Recently, an opportunity arose for a Saturday visit to York, the setting for ‘The Angels of York’ trilogy.
Well, it follows, doesn’t it?😀 I had to go.
At the time, the final chapter and Big Battle scene was quietly pushing open the door, ready to peer into the room. I was happy with the way my characters had used the church I’d researched last year (as detailed in ‘Angels Week‘), but I didn’t want to stage an unholy battle between the denizens of Heaven and Hell inside a church. Too much damage. So as I headed into York on the city bus, I perused the city centre map in the hope that inspiration might strike – and it DID!
A diagram of the ancient (rebuilt many times) city wall leapt out at me, particularly the acute angle of the North-West corner. I decided to investigate – and found myself here:
Very photogenic – and a distinct possibility for the site of an unholy battle.
Unfortunately, I’d taken a wrong turn in my attempts to find it. I was on the wrong street. York is a medieval maze of narrow twists and turns. I’d been steered away from my goal.
So I began again, paying closer attention to the street names, and finally found myself in this place:
This is the outer section of the corner keep. Quite imposing to an attacking force, you might think.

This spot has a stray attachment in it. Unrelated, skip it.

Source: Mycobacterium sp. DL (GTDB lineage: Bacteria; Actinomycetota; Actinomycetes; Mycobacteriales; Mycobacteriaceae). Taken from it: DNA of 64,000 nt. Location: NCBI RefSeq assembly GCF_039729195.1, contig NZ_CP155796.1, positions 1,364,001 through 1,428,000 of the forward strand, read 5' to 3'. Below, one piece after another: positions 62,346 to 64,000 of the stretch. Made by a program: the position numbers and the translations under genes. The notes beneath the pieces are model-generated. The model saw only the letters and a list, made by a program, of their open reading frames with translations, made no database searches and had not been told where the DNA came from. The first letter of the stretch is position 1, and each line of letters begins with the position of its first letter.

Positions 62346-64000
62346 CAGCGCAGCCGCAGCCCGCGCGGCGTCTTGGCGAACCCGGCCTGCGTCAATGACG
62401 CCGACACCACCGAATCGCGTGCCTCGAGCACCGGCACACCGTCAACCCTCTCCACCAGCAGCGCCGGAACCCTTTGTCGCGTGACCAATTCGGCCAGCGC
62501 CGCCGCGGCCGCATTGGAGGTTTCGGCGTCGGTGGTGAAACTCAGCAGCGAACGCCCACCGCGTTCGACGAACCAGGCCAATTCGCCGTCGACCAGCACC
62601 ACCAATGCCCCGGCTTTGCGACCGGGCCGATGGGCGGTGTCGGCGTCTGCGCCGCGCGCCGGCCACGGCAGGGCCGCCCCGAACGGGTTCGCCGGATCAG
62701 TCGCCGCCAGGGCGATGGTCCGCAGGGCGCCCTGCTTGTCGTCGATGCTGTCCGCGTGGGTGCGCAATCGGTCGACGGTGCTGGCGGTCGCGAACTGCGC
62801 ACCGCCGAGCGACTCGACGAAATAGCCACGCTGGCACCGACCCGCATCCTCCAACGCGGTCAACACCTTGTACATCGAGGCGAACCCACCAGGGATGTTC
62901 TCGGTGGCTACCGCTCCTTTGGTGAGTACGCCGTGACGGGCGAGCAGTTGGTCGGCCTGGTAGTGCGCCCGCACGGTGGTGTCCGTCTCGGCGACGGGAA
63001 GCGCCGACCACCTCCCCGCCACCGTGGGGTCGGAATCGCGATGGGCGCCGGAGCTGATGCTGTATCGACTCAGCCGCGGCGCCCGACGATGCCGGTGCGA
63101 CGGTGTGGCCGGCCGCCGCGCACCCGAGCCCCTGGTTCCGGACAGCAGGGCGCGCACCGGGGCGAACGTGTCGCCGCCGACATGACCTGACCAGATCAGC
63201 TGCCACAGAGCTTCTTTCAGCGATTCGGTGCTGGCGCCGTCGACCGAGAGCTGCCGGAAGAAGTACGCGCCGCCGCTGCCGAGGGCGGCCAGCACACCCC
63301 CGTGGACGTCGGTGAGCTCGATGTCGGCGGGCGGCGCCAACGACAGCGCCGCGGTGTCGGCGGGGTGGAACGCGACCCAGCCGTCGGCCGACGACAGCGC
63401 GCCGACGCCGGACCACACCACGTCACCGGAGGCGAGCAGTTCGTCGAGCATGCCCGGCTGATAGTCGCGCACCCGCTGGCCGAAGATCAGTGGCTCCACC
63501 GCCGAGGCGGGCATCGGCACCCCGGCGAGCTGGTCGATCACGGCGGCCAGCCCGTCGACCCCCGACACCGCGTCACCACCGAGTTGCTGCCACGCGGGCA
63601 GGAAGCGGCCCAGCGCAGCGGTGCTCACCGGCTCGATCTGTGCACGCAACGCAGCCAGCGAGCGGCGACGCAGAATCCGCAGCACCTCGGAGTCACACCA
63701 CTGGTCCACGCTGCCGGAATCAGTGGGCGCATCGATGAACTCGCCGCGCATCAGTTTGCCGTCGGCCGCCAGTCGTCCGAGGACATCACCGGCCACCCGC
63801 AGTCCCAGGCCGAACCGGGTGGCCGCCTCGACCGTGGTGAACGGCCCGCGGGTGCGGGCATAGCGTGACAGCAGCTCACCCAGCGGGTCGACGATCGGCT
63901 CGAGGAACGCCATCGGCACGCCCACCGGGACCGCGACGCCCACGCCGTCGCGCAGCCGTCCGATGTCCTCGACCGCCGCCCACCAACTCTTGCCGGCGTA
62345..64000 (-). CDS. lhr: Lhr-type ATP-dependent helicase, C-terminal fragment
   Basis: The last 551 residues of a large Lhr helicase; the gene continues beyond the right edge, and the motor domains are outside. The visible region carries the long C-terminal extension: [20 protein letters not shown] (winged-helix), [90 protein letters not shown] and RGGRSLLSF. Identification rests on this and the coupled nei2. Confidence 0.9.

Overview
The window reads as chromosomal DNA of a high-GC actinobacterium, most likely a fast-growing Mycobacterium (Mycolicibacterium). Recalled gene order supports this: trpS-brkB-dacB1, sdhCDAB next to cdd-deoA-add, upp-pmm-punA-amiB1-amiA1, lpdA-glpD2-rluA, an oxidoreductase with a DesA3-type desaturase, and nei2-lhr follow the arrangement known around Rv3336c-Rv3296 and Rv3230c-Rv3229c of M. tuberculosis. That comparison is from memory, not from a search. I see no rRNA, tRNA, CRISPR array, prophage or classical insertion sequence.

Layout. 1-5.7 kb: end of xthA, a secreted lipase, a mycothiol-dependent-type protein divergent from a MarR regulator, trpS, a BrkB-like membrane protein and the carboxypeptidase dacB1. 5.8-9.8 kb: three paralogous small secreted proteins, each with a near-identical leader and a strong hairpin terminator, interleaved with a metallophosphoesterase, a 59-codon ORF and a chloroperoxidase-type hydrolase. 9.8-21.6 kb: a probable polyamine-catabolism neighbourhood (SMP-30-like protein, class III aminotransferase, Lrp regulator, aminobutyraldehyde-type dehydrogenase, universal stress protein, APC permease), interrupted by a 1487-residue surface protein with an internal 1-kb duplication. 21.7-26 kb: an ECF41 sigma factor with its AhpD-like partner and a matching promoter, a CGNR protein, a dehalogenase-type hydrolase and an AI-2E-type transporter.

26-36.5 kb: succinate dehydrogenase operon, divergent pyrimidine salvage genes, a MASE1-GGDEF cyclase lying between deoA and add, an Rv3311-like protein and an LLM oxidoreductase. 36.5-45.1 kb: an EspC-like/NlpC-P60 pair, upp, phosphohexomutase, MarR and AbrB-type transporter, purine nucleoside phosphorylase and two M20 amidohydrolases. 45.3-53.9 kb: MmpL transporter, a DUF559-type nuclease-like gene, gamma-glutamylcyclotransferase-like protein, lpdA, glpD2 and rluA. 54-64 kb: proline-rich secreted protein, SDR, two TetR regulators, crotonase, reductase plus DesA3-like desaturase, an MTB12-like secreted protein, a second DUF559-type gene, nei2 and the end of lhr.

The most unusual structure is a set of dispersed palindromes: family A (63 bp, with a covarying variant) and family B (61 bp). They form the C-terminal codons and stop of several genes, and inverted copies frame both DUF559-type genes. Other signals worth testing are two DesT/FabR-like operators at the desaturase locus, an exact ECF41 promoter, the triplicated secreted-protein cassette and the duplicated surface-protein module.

Inside, it looked like this:
Rather difficult to defend unless you were on your knees – or you happened to be called Tyrion Lannister.
Seems the Victorians who refurbished this part of the wall had little use for its defensive capabilities, preferring instead to reconstruct it into a viewing platform.
Still, I could envisage the possibilities of the battle in this setting and was satisfied that I needed to look no further. I took a few photographs and returned home to research the history of this section of wall.
I was able to make use of the new outdoor location almost immediately. Once my characters had finished with the church, the story picked up at the corner section of the wall in dramatic (I hope) style.
Apologies to English Heritage for all the damage I’m about to cause in the narrative. It IS necessary for artistic reasons – honest.
In other news, I am now typing furiously on my replacement Netbook, a Windows 7 version of my poorly Acer Aspire One.
Unfortunately, Acer issued this model with a set of flat keys, rather than the earlier chamfered type, which has led to an increased number of typo.
I’m struggling to get used to it and wish they hadn’t changed something that worked perfectly well for the sake of asthetics.😦
So, first draft now has its dramatic climax. On with the read-through.
Hope your writing is marching along too!
Introducing, for the first time… Ginger:
Be nice and say hi. He has rather large (virtual) shoes to fill.